Money management

Money Goals – available funds

Keeping a substantial buffer in savings, offset and/or in redraw is one of the keys to ensuring you have a feeling of financial stability.  The best way to achieve this is through ensuring that your purchase price allows for adequate surplus monthly cash flow after settlement. This can be assisted through flexibility in loan term and repayment.

Maintaining a cash buffer after you purchase property is arguably the most important mechanism to managing risk. This enables you to maintain a safety net for any future cash flow challenges, such as; sickness, accident, employment or funding a major one-off expense outside of insurances.

Generally, you want to strive for a cash buffer that provides for between 6 and 24 months of your total living expenses and costs.

Your living expenses are an estimate of a moment in time and will constantly fluctuate subject to the bills of the month. To ensure your Property Strategy remains the best fit for your needs, it’s crucial to update your cash flow summary as your circumstances change, budget improves and when you trim your expenditure.

It’s important to ask yourself, “If I had no income, how long could I survive given my current financial commitments and lifestyle costs, before I would need to sell assets?”.

Self-awareness around this question will inform you of the level of cash buffer that you’ll want to have available via your bank or lender before and after making your next property decision or major investment.

The following methods can assist you in growing your cash/offset buffer at a faster rate as long as you uphold the successful money management habits of:

  • Having a longer loan term to lower your compulsory monthly repayment, therefore your additional repayments will be greater, increasing your available redraw at a faster rate.
  • Making the minimum repayments into the loan and placing all surplus ‘savings’ into your ‘Grow’ offset account. This can be achieved whether you select principal and interest or interest only repayments.

Your living expenses are an estimate of a moment in time and will constantly fluctuate subject to the bills of the month. To ensure your Property Strategy remains the best fit for your needs, it’s crucial to update your cash flow summary as your circumstances change, budget improves and when you trim your expenditure.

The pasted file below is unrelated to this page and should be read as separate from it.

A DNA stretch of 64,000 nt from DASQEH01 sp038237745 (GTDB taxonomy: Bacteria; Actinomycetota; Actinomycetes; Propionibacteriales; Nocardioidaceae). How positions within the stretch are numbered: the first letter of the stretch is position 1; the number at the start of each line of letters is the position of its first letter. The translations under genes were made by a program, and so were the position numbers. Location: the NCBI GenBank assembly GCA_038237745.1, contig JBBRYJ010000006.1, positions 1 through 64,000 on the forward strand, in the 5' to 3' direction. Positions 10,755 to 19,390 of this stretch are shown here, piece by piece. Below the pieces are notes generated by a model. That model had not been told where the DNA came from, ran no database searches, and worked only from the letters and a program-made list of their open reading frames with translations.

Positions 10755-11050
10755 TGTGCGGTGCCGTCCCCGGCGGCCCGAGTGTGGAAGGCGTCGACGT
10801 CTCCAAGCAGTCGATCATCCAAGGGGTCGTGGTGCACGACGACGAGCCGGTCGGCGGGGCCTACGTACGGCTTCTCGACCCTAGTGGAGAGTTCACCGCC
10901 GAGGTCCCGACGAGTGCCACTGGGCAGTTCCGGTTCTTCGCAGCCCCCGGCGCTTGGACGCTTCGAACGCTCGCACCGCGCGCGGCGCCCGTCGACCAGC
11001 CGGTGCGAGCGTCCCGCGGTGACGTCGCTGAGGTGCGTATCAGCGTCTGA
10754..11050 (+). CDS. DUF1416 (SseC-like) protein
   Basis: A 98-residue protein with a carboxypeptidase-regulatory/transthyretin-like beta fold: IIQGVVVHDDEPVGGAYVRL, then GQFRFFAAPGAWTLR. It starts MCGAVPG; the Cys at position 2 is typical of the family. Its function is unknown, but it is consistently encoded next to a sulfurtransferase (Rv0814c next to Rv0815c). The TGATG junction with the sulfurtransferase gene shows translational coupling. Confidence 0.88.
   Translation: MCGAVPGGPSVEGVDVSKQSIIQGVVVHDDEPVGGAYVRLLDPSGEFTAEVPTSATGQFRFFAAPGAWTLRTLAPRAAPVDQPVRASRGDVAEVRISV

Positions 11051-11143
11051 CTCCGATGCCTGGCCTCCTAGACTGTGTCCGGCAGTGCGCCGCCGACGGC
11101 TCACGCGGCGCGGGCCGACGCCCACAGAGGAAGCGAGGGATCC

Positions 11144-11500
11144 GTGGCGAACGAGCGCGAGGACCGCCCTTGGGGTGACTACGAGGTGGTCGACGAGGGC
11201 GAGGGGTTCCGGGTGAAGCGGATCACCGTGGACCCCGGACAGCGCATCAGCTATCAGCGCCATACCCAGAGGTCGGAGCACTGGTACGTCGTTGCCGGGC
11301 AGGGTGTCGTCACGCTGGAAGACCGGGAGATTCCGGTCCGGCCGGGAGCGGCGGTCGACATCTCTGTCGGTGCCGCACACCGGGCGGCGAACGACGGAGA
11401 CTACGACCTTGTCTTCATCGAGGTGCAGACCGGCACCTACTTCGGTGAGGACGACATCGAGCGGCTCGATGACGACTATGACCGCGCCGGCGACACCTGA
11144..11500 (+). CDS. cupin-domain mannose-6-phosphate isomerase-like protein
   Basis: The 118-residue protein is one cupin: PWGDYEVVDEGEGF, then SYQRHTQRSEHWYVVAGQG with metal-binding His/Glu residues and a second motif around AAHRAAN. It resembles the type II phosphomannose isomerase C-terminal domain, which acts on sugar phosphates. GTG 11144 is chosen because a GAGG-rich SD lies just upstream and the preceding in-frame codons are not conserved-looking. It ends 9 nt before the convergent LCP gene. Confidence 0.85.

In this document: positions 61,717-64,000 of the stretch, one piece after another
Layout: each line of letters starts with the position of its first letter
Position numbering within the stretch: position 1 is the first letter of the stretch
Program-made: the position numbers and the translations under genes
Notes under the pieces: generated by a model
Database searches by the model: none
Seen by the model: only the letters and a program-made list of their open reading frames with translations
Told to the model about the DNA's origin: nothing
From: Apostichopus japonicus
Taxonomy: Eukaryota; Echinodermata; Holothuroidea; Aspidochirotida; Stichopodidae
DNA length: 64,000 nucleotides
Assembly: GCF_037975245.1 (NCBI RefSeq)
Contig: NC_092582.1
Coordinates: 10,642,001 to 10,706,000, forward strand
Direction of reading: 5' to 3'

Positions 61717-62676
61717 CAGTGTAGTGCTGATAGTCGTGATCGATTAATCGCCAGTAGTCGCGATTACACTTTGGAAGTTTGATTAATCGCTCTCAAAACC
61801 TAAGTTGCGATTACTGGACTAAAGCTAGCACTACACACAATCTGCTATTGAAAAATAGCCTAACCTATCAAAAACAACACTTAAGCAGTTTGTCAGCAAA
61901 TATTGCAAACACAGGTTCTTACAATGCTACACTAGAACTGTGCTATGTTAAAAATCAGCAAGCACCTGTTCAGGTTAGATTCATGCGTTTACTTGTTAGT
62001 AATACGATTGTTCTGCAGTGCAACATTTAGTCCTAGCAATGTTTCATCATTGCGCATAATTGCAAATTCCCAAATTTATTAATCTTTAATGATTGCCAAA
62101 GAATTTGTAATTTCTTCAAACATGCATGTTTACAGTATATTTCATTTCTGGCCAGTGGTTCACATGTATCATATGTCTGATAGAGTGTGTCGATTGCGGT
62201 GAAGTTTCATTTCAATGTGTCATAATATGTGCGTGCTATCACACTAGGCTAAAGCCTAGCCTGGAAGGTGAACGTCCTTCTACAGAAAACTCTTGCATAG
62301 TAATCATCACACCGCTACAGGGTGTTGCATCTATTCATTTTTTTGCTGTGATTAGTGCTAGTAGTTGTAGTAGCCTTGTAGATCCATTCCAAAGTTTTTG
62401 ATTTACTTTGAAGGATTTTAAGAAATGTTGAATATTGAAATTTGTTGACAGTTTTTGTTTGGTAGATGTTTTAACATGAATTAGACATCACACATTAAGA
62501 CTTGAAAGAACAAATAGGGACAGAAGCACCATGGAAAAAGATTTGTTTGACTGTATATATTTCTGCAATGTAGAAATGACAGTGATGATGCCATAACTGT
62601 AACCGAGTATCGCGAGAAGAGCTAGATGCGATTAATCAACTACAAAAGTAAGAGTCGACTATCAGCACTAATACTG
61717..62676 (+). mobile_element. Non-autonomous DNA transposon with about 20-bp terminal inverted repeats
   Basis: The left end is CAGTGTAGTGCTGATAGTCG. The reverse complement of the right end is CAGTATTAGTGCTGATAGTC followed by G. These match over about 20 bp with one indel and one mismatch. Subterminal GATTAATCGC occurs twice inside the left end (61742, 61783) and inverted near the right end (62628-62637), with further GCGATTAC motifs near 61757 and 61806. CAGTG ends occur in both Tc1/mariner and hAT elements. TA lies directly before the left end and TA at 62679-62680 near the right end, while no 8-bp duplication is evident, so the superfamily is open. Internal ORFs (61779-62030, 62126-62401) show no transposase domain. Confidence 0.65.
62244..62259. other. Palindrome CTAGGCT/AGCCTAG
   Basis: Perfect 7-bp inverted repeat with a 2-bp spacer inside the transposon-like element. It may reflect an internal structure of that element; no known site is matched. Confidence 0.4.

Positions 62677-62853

Unfortunately, too many property buyers base their purchase price on a generic borrowing capacity without any forward planning and goal setting. Defining your preferred cash savings and cash flow buffers is a personal and emotional decision.

Your risk profile will be different to others, and different to your spouse if you’re in a relationship.  When determining your savings buffer goal, you should consider:

  • Annual living expenses.
  • How many months or years of your existing savings will last should you drop to one income, or no income. Do you have insurances protecting your earning ability such as income protection, trauma, life and total permanent disability?
  • Stage of life.
  • Risk profile.
  • Number of properties owned and your ability to sell a property if absolutely required.
  • Level of equity.
  • Your monthly surplus cash flow goal.

Determining your goal for your available funds/cash savings buffer is an action item for you as part of determining your mortgage strategy and Property Plan. This should be completed before you can have clarity on your property strategy and selection for your next purchase.

Step 1 – Move all expenses from your bank accounts into a spreadsheet

Step 2 – Move all your expenses into categories.

Step 3 – Define your buckets and the categories within each!

Step 4 – ‘Document’ where you will cut back spending

Contact us today to book in a free confidential property planning, strategic mortgage broking, money management or property select meeting.

The Seven Steps to Money Management Success is intended to be an information resource only and contains information of a general nature. It is not intended and does not constitute or act as a credit quote, credit proposal disclosure document or preliminary credit assessment. Further, it does not constitute or contain legal, taxation, financial product or financial planning advice. You should seek independent advice regarding these matters relevant to your own circumstances and individual needs from an appropriately licensed party. All information is provided by PPA with due care to its accuracy, however, no representation or warranty is made as to its accuracy, currency, completeness or reliability. It is your responsibility to assess and verify the accuracy, currency, completeness and reliability of the information and whether it applies in your individual circumstances.

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